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Simple HTML Ontology Extensions Ahmet Selman Bozkır Hacettepe University Computer Eng. Dept.

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Presentation on theme: "Simple HTML Ontology Extensions Ahmet Selman Bozkır Hacettepe University Computer Eng. Dept."— Presentation transcript:

1 Simple HTML Ontology Extensions Ahmet Selman Bozkır Hacettepe University Computer Eng. Dept.

2 Contents Whats SHOE? What SHOE Isn't... Specifications Base Ontology of SHOE Creating a Basic Ontology Annotating an HTML document with SHOE Inferences in SHOE Ontologies References

3 Whats SHOE? HTML was never meant for computer consumption; its function is for displaying data for humans to read. The "knowledge" on a web page is in a human-readable language (usually English), laid out with tables and graphics and frames in ways that we as humans comprehend visually. Unfortunately, intelligent agents aren't human. Even with state-of-the-art natural language technology, getting a computer to read and understand web documents is very difficult. This makes it very difficult to create an intelligent agent that can wander the web on its own, reading and comprehending web pages as it goes. So what can be done?

4 Whats SHOE? Answer is simply SHOE. SHOE eliminates this problem by making it possible for web pages to include knowledge that intelligent agents can actually read. SHOE is a small extension to HTML which allows web page authors to annotate their web documents with machine-readable knowledge. SHOE makes real intelligent agent software on the web possible.

5 Whats SHOE? SHOE is an HTML-based knowledge representation language. SHOE can be used to embed data from a variety of sources and for a variety of purposes. It is not intended for any one particular function. However, SHOE is primarily meant to make it possible for web robots and intelligent agents to finally make a dent in making all our lives a little easier.

6 Whats SHOE? Developed by: Parallel Understanding Systems Group, Prof. Jim Hendler Department of Computer Science University of Maryland at College Park To sum up... Superset of HTML To specify ontologies for Internet-agents Annotate web documents semantically with machine readable knowledge Compatible to SGML and XML But now work at the University of Maryland on web ontologies continues in the Semantic Web and Agents Project, which uses the Web Ontology Languages OWL and DAML+OIL. These languages are results of standardization efforts that are in part based on SHOESemantic Web and Agents Project OWLDAML+OIL

7 What SHOE Isn't... It is not just a meta-content language. It enables web designers to embed documents not only with information about the overall "content" of those documents but any arbitrary information at all. SHOE also allows agents to make automatic inferences about the data they learn, provides a hierarchical categorization scheme, and a sophisticated ontology mechanism designed specifically for the web needs It is purposely not a verbose knowledge-representation system. SHOE attempts to provide as rich expressivity as possible while keeping in mind that there's a tremendous amount of data out there. It does not have any pre-defined ontologies, categories, relationships, or inferences. SHOE is a language in which categories, relationships, attributes, inferences, etc. can be defined by ontologies, but SHOE itself does not define them.

8 Specifications Everything is started with adding this startup tag into head of your classic HTML document. You may use this logo that represents your web page supports SHOE.


10 Creating a Basic Ontology Our CS Ontology The prefix base is used to indicate explicit references to elements of the imported base ontology.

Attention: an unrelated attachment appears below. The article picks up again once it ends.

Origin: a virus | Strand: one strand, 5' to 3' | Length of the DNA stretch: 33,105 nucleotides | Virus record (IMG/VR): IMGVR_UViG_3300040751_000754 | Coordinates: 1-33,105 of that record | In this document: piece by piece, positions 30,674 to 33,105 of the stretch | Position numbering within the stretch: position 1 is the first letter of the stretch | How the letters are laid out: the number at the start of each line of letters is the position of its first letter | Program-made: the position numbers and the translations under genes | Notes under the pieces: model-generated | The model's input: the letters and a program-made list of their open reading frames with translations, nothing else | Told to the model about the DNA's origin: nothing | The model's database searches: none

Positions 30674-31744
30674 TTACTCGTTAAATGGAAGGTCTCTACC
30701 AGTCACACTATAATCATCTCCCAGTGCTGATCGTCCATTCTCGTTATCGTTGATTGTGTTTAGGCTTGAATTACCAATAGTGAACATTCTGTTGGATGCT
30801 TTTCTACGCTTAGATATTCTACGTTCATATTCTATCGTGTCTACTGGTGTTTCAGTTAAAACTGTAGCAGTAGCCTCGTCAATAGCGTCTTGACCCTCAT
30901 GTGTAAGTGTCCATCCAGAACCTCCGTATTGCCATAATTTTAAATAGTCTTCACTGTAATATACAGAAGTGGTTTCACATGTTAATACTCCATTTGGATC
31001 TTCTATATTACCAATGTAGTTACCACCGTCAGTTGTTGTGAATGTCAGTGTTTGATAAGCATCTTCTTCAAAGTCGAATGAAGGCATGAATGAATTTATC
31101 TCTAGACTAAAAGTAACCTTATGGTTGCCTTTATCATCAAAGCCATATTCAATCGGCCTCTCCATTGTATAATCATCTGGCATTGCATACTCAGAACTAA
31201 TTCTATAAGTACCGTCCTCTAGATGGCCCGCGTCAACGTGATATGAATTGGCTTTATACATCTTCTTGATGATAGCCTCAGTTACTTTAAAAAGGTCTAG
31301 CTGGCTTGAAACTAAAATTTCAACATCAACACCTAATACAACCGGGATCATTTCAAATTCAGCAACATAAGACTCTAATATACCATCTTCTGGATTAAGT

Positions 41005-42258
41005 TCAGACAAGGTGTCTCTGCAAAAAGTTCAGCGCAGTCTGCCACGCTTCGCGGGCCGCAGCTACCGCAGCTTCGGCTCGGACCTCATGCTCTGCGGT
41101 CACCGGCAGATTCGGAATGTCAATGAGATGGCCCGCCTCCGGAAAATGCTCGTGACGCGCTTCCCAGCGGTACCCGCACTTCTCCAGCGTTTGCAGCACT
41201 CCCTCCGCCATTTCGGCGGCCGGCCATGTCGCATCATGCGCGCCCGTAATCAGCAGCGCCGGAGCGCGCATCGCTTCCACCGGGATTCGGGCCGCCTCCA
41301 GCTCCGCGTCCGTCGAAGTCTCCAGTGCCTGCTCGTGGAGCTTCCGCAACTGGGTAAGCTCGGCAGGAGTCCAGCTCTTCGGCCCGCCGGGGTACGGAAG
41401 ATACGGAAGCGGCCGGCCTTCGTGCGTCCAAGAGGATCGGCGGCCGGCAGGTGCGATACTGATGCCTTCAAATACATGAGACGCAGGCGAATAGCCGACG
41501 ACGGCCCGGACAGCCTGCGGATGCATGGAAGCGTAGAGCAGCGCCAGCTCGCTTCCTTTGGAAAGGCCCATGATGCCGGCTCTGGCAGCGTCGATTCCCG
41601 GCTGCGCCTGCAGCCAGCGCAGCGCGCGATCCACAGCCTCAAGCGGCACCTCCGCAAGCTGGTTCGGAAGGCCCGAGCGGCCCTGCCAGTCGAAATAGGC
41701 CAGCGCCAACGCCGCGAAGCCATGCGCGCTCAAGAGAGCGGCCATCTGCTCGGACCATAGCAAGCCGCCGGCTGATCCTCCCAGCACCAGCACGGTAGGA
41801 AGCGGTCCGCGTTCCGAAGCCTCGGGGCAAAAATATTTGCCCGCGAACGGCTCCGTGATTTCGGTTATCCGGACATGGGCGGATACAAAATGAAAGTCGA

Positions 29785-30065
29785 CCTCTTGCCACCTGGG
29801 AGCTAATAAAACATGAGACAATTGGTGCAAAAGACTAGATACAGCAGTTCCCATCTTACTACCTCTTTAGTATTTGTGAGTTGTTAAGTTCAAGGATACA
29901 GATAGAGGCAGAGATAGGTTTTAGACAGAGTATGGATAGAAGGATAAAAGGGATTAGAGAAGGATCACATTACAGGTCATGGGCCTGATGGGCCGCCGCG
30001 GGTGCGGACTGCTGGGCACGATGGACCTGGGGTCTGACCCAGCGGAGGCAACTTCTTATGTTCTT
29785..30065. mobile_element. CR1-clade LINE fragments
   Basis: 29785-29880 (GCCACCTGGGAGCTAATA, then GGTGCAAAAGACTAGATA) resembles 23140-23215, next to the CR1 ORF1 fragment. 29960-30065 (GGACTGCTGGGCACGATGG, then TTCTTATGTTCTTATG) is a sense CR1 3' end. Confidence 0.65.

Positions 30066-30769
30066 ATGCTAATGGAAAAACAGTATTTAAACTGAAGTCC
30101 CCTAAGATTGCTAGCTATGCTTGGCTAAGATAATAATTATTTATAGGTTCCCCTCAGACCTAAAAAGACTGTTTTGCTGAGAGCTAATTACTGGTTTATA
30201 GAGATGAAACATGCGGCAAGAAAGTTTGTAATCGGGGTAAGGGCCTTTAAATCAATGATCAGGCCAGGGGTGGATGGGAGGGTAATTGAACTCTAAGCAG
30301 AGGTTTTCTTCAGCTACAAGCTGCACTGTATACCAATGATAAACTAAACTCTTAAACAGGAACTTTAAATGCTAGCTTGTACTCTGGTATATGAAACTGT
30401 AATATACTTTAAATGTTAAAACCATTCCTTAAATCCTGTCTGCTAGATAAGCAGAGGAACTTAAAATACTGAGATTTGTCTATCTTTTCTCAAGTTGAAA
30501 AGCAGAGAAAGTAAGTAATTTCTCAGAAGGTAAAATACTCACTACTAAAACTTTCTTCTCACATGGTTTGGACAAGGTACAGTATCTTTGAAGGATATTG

11 Creating a Basic Ontology Since our ontology deals with computer science departments, let's toss the following categorization facts into the ontology: departments and research groups are organizations. faculty, assistants, and administrative staff are workers. workers and students are people. postdocs, lecturers, and professors are a faculty. research assistants and teaching assistants are assistants. graduate students and undergraduate students are students. secretaries are administrative staff. chairs are both professors and administrative staff. organizations, publications, and people are "basic items". The fact that chairs can be both professors and administrative staff indicates that SHOE provides multiple inheritance: categories can have more than one supercategory. We declare all these things by saying:

12 Creating a Basic Ontology Note that Organization, Publication, and Person subcategorize from base.SHOEEntity, that is, the category SHOEEntity declared in base-ontology. SHOEEntity is the accepted "root" category for all categories you'll declare in an ontology, elements at the top of your category hierarchy should subcategorize from it. Multiple Inheritance

13 SHOE Base Ontology This ontology is declared in this document both in human-readable form (what you see in front of you now) and machine-readable SHOE form (which you can see from viewing the html source of this document). This base ontology is compatible with version 1.0 of SHOE. 1. Declared Types This ontology declares four basic types, listed below along with their description. STRING: HTML String Literals, as defined in the HTML 2.0 specification. NUMBER: Floating-point numerical constants. Knowledge-agents should be able to read common floating-point numbers like 2, 2.0, -1.432e+4, etc. DATE: Date/Timestamps following RFC 1123, as shown in section 3.3.1 of the HTTP/1.0 specification. TRUTH: HTML String Literals of the form YES or NO, case-insensitive.

14 SHOE Base Ontology 2. ISA Hierarchy (Taxonomy) The following taxonomy is the collection of categories declared in this ontology. The hierarchical form is intended to show the ISA chain. Entity SHOEEntity Entity: The top level of all SHOE classifications. You should not subclass from Entity--usually you should subclass from SHOEEntity or one of its subclasses instead. Entity exists to give the base ontology some flexibility for later versions. SHOEEntity: This should be the root (ancestor) category for all categories declared in SHOE ontologies (other than the Base Ontology). All categories are best hung off of SHOEEntity or a subcategory. Entity SHOEEntity

15 Part of cs-dept-ontology [base.Entity] [base.SHOEEntity] Person Worker Faculty Professor AssistantProfessor AssociateProfessor FullProfessor VisitingProfessor Lecturer PostDoc Assistant ResearchAssistant TeachingAssistant AdministrativeStaff Director Chair {Professor} Dean {Professor} ClericalStaff SystemsStaff Student UndergraduateStudent GraduateStudent Organization Department School